Sandy wrote me…

And I thought I had figured it all out…

montage unknown couple

Hi Pierre,

I think that the photo you posted is of Agnes Alexander and David Bleau’s  wedding photo. By her dress it is the right time frame when I looked at all the dates it could be of everyone getting married in that family. Her clothes date the photo. And if you look at the other photo of David Bleau it is him.


about late 1890's Wedding , Bristol, Conn.

 What do you think?

David Bleau Junior mod

I still think this is Philomène Alexandre and Thomas Molloy, but I will never get into an argument with Sandy.

about late 1890's Wedding , Bristol, Conn.

Philomene Alexandre

Post 605

I know Fran saw this coming…

I believe this is Philomene Alexandre with her husband Thomas Molloy.

This picture was sent to me in 2010 by my third cousin Sandy. We had no idea who this couple was.

about late 1890's Wedding , Bristol, Conn.

This is from Joe’s collection of cabinet cards I scanned when I visited him in 2012.

unknown young lady

I believe we have the same woman on both pictures.

I know everything about her except how she looked.

I know when she was born…

1864 6 November Philomène Alexandre

I know when she married Thomas Molloy…

1880 31 August marriage Philomene Alexandre Thomas Molloy 1 1880 31 August marriage Philomene Alexandre Thomas Molloy

I know how many children she had…

James Thomas Molloy     1887 –

Jean-Baptiste Molloy     1890 –

Agnes Marie Rose Molloy     1892 – 1894

Bertha Molloy     1893 –

Eva Molloy     1895 – 1896

Albert Molloy     1897 – 1897

I even have a picture of one of her daughters I believe is Bertha Molloy even if the caption on the back says Agnes…

Bertha Molloy

I even know when Philomene Alexandre died…

and how she died.

1906 Philomene Alexander death certificate

Now you know how addictive a picture can be.

Did I need to ask?

Another Virtual Family Reunion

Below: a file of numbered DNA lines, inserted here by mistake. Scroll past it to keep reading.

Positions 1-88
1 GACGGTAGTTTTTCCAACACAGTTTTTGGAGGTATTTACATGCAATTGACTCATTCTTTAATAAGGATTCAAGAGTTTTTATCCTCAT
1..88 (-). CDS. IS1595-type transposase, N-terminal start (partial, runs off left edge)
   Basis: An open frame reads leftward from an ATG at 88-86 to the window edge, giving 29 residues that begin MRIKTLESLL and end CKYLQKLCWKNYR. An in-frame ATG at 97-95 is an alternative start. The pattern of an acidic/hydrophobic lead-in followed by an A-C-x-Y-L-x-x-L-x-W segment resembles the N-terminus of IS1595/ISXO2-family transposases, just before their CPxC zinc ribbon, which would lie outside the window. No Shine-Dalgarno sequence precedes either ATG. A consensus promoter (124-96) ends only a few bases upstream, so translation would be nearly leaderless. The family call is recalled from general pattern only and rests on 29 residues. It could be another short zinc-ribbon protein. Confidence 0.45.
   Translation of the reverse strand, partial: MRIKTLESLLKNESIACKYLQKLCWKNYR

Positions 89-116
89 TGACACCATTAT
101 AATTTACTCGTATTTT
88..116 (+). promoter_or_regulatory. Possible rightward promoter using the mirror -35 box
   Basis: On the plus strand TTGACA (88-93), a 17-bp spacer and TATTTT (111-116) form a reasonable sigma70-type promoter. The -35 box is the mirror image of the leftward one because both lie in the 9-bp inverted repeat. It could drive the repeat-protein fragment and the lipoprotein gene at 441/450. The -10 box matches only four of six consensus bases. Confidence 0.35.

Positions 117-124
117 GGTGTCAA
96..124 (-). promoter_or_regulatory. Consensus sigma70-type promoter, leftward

Post 604

That’s a lot of posts since September 2009 on this blog about our ancestors and genealogy.

I never got around to post this one.

I wrote it in November 2011. I believe Fran, who is this man’s descendant, is the person who wrote me.

JB Alexander II

Jean-Baptiste Alexandre from Joe’s collection

Jean-Baptiste Alexandre or J. B. Alexander Junior is the brother of these two beautiful young women seen here on Joe’s collection of cabinet cards.

young Myra Alexandre

 Myra Alexandre

Phoebe Alexandre

 Philomene (Phoebe) Alexandre

J. B. might be also this other young woman’s brother.

unknown young lady

I will probably never know who she is even I try to figure out how she is related to the Alexandre family.

montage unknown couple

Start reading…

Another far away distant relative of mine has just appeared out of the blue.

She had this picture among many others and what she wrote is this interesting comment…

I looked at the photos of Agnes and the third one from the left, the two sisters, this is the picture I have that say Myra and Phebe. When I looked at the attachment that Joe sent on these women I see that the birth ages are not consistent with the  names on the photos. So my photo is the same as yours, I shall now get out all the pictures I have on this family and see if I can match any. I look forward to more of the same.

Fran’s picture

 She said she had those names in the back… Myra and Phebe.

Sandy had her own theory about who those two were, and I concurred.

You can read it here…

We thought we had Philomene Alexandre and Agnes Alexandre correctly identified  according to Sandy’s theory.